Canada’s tax agency is ‘out for blood’: not from global-income cheats, but from its leaking auditors
Auditors past and present, frustrated by lack of action in the Vancouver real estate arena, describe a departmental culture that sees law enforcement and principles lose out to the pursuit of easy audits against ‘the little guys’
The Hongcouver blog’s Canada Revenue Agency sources - auditors past and present - are nervous.
“CRA is vicious and will retaliate if they find out I gave you anything, believe me.”
“I’m going to go dark after this. There’s just too much heat.”
“Please be very careful and advise your other source to completely delete all email and texts.”
After successive leaks to the South China Morning Post – revealing last month secret plans to crack down on foreign-funded real estate deals in Vancouver, then last week exposing how the agency knew about the huge scale of the problem for 20 years while effectively ignoring associated tax cheating – the CRA sprang into action.
Not in further pursuit of the suspected tax cheats - but in an attempt to pursue the leakers.
In the past few days, two of the SCMP’s three CRA sources discussed the response by the agency in greater Vancouver.
Meetings have been held. Staff have been questioned. Reminders given about duty, responsibility and values.
Said a current auditor: “Since the [July] leak, everyone has been reminded of ethics. ‘You have a duty, to your employer’, those kinds of things. There were group sessions and emails [in which we were told] if we have concerns, we should talk to team leaders and they will funnel it up, and something will happen. But nothing usually does. No one is willing to go further up the chain to say ‘we don’t even have the resources to do these audits.”
In stark contrast to the previous lackadaisical pursuit of suspected tax cheats – with just one successful audit of undeclared global income having been executed in BC last year - the internal response to the leaks has been swift, starting within a day of the SCMP’s July 14 report, the auditor said.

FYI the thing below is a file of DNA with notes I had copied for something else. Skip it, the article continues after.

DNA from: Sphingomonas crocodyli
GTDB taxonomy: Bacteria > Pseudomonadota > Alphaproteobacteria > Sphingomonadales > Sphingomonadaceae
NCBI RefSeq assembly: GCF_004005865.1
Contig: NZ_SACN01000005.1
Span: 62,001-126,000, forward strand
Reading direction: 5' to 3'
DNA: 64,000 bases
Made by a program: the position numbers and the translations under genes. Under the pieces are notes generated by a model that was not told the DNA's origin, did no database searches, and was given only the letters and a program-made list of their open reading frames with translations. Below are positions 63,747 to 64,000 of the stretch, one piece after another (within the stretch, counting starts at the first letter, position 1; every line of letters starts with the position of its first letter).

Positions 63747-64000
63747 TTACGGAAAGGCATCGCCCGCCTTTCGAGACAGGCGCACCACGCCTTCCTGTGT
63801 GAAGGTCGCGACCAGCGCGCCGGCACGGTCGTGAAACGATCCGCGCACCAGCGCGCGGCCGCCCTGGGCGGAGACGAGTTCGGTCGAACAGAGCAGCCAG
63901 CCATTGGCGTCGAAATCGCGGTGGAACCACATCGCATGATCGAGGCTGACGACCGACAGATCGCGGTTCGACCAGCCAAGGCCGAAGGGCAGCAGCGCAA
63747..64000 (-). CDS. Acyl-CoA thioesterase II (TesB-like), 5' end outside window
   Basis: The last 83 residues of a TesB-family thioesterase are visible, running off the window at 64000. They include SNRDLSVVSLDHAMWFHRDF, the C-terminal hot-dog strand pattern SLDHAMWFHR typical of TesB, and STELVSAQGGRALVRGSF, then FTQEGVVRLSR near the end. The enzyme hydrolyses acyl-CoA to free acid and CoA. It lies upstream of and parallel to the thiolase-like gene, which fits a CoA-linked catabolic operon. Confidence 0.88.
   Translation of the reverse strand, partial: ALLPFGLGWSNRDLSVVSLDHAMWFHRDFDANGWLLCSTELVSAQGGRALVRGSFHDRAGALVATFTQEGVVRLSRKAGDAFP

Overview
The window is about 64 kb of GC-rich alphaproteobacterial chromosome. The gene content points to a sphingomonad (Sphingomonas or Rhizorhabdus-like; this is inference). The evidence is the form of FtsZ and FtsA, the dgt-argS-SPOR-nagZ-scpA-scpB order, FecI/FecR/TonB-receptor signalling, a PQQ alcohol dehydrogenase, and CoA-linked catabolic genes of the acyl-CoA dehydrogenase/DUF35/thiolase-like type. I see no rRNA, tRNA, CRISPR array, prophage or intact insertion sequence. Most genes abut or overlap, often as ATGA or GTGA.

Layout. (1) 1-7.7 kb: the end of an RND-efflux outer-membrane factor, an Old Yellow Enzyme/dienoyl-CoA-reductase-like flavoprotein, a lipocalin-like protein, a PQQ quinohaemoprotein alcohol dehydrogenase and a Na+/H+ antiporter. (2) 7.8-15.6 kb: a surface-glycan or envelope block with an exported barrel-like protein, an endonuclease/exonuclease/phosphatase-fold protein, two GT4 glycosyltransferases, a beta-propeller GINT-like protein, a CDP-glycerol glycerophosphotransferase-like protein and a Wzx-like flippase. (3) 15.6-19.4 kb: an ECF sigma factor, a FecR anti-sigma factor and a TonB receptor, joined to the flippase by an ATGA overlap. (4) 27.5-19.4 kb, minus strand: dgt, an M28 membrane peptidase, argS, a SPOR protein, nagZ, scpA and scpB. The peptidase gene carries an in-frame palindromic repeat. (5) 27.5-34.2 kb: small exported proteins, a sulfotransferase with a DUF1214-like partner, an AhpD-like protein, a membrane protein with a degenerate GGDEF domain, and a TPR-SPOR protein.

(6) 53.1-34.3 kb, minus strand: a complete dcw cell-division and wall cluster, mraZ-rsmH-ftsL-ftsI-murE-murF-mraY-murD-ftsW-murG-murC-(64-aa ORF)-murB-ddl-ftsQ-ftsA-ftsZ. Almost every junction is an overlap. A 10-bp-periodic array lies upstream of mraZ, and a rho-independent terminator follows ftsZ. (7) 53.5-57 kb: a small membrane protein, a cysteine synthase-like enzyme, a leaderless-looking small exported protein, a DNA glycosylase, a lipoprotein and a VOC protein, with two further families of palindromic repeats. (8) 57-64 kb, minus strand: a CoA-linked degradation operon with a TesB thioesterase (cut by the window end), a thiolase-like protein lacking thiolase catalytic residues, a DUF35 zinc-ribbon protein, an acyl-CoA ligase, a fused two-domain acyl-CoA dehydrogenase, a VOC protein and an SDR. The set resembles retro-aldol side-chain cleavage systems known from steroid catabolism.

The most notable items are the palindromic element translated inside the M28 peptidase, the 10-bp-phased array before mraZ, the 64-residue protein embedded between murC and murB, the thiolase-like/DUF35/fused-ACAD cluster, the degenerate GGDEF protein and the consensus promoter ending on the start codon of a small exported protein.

A retired auditor who is in contact with current staff said employees had been hauled in and “interrogated” about the leaks.
The culture of ‘Teba’
I asked both sources to expand on an issue that still bothered me about their stories: if the CRA is well aware of wide-scale tax cheating among foreign-earning real estate buyers in Vancouver – and has been so for decades - why has it not done more about it?
Both seemed to think me naïve. They cited what they saw as a huge cultural problem within the CRA that deterred such pursuit: a devotion to “Teba”, or tax earned by audit. In other words, the bottom line.
They said audits are seen primarily as a means of raising revenue, as opposed to enforcing the law, executing moral rightness or acting as a deterrent to future cheating. A lengthy-but-principled investigation into an obstructive foreign-earning cheat wasn’t something applauded by bosses – it was to be avoided by both managers and auditors. “Like the plague,” said the retired auditor.
The current auditor cited the recently exposed KPMG case (in which self-confessed cheating clients of the world accountancy giant were granted secret amnesty by the CRA if they handed over their back taxes and some interest) as demonstrating that the agency took the easiest path to revenue, regardless of the ethical implications.
“CRA is given a set amount of money by Ottawa and they expect a return on their money,” the auditor said. “We’re the only department that makes money, and foreign-linked audits take a lot of time. It’s hard to verify sources of income coming out of mainland China. Hong Kong is somewhat open, but otherwise - it’s hard.”
Even with 50 auditors newly assigned to real estate cases, pursuit of undeclared global income would prove difficult – in spite of that issue having been first on a list of the CRA’s real estate related projects in the July leak.
“Everything is about Teba, and with global income it can be very low, because the cases are so complicated, and they [CRA] hate going to prosecution,” the auditor said. “That’s why we end up beating up on the little guys instead, who run gas stations and small businesses, the ones who will put up the least resistance.”